Hydrology is the study of the occurrence, distribution, circulation, and behavior of water and water-borne materials in the environment of Earth. It includes practical measurement and technical analysis of water phenomena underground, on the Earth's surface, and in the atmosphere. Contemporary hydrologic problems costing society $10-100 billion per year include environmental restoration, sustainability of groundwater and surface water resources, water pollution, and natural disasters such as floods, droughts, landslides, avalanches, and land subsidence. The management of these problems demands hydrologic scientists with the comprehensive, interdisciplinary education embodied in this program. Beyond its societal utility, hydrology can be an exciting science for the curious-minded. Hydrologists explore natural phenomena such as climate change, waterfalls, health of coral reefs, biogeochemical cycles, and aquifers.
The Program. A hydrologist needs a strong background across the basic sciences of physics, mathematics, chemistry, and biology. Breadth of understanding comes from exposure to ecology, geology, engineering, policy, and law. Depth of experience is provided by core hydrology courses, internship opportunities, and practical outdoor training. Students choose electives to match their interests and career goals. Transfer students should have completed as much as possible of the preparatory subject matter listed below.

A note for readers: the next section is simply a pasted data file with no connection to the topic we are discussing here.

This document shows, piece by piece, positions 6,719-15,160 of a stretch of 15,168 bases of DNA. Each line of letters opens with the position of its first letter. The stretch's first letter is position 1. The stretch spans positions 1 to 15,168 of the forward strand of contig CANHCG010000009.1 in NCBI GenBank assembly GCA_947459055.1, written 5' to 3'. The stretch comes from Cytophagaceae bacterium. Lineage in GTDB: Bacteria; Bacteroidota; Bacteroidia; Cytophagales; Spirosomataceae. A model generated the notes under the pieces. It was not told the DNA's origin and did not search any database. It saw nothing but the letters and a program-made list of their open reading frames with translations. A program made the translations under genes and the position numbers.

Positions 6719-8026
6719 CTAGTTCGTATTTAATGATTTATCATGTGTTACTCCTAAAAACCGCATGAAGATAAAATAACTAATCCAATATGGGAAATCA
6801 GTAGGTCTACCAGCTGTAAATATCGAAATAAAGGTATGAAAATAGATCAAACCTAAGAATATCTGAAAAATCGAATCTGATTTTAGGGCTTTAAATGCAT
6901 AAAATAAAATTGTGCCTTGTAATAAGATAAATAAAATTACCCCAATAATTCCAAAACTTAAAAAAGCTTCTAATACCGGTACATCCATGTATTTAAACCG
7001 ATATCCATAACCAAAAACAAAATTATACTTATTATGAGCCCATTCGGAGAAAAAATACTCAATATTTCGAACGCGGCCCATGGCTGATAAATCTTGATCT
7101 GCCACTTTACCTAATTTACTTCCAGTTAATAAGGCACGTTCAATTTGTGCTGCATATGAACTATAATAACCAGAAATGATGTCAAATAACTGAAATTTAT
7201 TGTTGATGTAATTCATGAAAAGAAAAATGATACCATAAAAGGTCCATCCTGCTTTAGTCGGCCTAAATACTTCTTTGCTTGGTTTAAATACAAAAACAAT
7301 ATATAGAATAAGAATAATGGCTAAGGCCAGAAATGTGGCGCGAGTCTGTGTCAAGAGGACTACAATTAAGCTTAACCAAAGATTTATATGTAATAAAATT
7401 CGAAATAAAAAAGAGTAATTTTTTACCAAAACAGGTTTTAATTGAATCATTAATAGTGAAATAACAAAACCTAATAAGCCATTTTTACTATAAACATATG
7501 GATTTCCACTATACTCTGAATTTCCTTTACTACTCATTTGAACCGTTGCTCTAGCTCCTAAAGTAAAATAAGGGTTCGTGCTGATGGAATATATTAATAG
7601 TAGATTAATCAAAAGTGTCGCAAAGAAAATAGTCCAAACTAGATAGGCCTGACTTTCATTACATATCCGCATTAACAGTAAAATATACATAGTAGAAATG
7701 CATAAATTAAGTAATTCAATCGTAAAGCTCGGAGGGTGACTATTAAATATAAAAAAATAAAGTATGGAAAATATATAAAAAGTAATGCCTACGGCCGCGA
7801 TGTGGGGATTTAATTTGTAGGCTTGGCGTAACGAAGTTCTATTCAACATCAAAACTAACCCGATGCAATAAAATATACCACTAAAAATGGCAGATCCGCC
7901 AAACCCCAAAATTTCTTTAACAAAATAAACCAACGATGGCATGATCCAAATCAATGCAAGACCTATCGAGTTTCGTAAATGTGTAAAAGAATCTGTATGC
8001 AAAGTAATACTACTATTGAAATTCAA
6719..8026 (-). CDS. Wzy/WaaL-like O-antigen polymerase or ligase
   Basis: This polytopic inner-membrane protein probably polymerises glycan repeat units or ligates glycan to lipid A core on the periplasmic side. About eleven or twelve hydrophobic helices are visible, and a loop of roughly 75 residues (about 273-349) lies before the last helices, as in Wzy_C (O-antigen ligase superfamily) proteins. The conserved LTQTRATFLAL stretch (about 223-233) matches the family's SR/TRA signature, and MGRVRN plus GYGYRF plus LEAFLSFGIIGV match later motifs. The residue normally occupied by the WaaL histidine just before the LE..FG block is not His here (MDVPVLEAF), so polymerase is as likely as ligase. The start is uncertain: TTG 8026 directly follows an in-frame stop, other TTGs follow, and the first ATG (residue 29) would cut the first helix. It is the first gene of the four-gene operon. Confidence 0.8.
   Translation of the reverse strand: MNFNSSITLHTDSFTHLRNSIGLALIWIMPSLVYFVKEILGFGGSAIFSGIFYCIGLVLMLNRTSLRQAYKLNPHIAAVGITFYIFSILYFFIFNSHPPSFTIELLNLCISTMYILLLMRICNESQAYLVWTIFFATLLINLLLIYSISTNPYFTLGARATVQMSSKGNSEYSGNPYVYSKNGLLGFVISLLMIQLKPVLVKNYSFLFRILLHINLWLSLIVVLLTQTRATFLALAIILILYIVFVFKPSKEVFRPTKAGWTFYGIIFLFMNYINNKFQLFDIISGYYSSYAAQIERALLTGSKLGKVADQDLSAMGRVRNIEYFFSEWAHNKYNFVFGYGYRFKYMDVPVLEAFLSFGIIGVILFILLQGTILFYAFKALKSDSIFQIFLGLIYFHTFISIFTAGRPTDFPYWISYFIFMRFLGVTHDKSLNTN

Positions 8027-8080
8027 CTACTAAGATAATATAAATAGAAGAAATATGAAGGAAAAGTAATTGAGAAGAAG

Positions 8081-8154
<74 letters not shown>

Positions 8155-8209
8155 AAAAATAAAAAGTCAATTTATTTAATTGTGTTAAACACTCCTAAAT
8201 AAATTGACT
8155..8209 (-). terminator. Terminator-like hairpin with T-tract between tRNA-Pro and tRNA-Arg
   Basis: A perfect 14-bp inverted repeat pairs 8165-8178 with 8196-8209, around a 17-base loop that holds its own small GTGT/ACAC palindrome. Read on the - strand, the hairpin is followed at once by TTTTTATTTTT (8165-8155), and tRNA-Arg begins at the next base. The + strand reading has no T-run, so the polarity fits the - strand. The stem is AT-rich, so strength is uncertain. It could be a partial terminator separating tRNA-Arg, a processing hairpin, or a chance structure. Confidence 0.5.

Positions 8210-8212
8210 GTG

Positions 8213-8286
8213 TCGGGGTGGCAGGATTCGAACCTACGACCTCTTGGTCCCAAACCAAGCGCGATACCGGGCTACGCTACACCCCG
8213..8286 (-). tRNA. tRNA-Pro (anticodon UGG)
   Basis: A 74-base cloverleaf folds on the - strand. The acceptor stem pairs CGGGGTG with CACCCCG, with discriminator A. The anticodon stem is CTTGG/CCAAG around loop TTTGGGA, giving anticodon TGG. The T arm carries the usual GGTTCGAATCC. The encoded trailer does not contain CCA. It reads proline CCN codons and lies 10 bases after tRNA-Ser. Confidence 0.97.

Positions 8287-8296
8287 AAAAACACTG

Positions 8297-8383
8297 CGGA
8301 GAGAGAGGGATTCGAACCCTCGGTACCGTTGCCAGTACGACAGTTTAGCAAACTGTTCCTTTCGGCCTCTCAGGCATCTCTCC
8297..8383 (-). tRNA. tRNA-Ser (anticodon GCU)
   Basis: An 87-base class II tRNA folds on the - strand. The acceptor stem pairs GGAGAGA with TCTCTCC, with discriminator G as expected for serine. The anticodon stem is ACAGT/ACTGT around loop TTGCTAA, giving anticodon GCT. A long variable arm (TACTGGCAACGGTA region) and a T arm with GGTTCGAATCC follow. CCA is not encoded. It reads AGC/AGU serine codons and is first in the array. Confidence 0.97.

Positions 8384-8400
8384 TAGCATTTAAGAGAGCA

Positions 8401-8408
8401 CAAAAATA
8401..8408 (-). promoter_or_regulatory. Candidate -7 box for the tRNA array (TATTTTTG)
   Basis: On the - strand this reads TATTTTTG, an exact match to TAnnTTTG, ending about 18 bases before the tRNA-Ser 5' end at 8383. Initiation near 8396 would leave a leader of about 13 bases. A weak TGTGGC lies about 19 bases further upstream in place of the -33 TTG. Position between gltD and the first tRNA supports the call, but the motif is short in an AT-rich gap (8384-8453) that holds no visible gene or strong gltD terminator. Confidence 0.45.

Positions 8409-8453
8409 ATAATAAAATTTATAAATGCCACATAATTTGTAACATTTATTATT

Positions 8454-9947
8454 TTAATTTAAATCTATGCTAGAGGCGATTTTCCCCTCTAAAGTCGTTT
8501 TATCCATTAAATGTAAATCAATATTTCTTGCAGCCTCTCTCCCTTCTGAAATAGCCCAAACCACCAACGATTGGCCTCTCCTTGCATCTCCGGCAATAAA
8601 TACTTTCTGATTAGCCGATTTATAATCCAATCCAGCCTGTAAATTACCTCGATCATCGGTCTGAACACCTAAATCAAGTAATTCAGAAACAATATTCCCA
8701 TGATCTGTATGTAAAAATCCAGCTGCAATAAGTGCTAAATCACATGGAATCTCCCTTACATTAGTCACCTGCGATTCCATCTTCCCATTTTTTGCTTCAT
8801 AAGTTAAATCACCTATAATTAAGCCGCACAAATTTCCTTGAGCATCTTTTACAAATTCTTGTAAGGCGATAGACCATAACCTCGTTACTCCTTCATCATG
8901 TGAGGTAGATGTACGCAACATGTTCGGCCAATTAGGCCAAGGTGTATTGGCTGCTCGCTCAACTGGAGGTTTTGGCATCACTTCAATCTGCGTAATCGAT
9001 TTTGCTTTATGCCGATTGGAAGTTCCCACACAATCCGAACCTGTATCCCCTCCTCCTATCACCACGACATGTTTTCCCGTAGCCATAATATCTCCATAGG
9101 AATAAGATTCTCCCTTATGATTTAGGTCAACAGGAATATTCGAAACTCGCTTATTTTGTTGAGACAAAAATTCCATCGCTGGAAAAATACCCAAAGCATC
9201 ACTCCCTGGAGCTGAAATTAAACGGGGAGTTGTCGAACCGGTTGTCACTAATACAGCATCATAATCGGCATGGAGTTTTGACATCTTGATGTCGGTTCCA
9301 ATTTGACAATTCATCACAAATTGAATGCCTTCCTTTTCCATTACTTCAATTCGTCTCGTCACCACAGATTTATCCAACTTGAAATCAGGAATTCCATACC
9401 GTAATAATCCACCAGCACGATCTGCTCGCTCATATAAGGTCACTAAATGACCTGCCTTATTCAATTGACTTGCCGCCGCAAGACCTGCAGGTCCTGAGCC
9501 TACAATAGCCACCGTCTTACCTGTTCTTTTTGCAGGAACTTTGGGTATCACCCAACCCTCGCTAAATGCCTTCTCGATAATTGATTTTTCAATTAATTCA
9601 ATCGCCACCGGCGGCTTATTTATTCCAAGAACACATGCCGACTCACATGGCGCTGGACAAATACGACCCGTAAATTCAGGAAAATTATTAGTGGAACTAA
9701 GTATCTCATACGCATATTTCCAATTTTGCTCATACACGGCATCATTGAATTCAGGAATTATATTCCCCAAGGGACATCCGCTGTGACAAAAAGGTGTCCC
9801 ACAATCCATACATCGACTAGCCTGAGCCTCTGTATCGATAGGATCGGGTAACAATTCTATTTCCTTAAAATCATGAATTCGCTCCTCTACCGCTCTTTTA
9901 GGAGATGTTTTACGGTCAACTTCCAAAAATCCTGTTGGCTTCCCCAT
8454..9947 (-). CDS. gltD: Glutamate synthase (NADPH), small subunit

Internships and Career Alternatives. Job opportunities in hydrology exceed the available supply of trained hydrologists. Students commonly obtain internships and jobs with state and federal agencies, private consulting firms, environmental interest groups, irrigation districts, and utility companies. Federal agencies hiring hydrologists include the U.S. Geological Survey, U.S. Department of Agriculture (Fish and Wildlife, Agricultural Research, Forest Service, and National Resource Conservation Service), Environmental Protection Agency, and national research laboratories (Lawrence Livermore National Laboratory, Oak Ridge National Laboratory). State and local agency employers include California's Departments of Water Resources, Conservation, Fish and Game, and Toxic Substances as well as the Water Resources Control Board and Regional Water Quality Control Boards. To obtain higher levels of responsibility and salary, hydrologists often seek advanced degrees, and the hydrology major is designed to provide students with a highly competitive education to get into graduate school.
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Updated: March 22, 2017 10:38 AM